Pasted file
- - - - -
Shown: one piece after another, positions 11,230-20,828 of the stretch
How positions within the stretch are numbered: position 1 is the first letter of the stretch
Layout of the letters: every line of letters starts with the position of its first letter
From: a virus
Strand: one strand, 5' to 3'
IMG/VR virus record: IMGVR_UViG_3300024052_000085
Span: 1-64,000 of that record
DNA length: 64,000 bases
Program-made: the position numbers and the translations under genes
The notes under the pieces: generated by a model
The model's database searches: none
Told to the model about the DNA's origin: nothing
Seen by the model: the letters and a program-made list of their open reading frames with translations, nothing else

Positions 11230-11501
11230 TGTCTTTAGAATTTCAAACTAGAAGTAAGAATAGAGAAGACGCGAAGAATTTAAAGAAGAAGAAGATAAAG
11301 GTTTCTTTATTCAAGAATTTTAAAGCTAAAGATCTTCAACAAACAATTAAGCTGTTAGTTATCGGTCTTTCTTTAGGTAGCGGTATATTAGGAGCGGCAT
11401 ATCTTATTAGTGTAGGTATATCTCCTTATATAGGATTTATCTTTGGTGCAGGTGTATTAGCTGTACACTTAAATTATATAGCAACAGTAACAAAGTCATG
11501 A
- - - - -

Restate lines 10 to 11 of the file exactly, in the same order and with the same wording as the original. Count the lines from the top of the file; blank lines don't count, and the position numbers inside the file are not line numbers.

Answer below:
The notes under the pieces: generated by a model
The model's database searches: none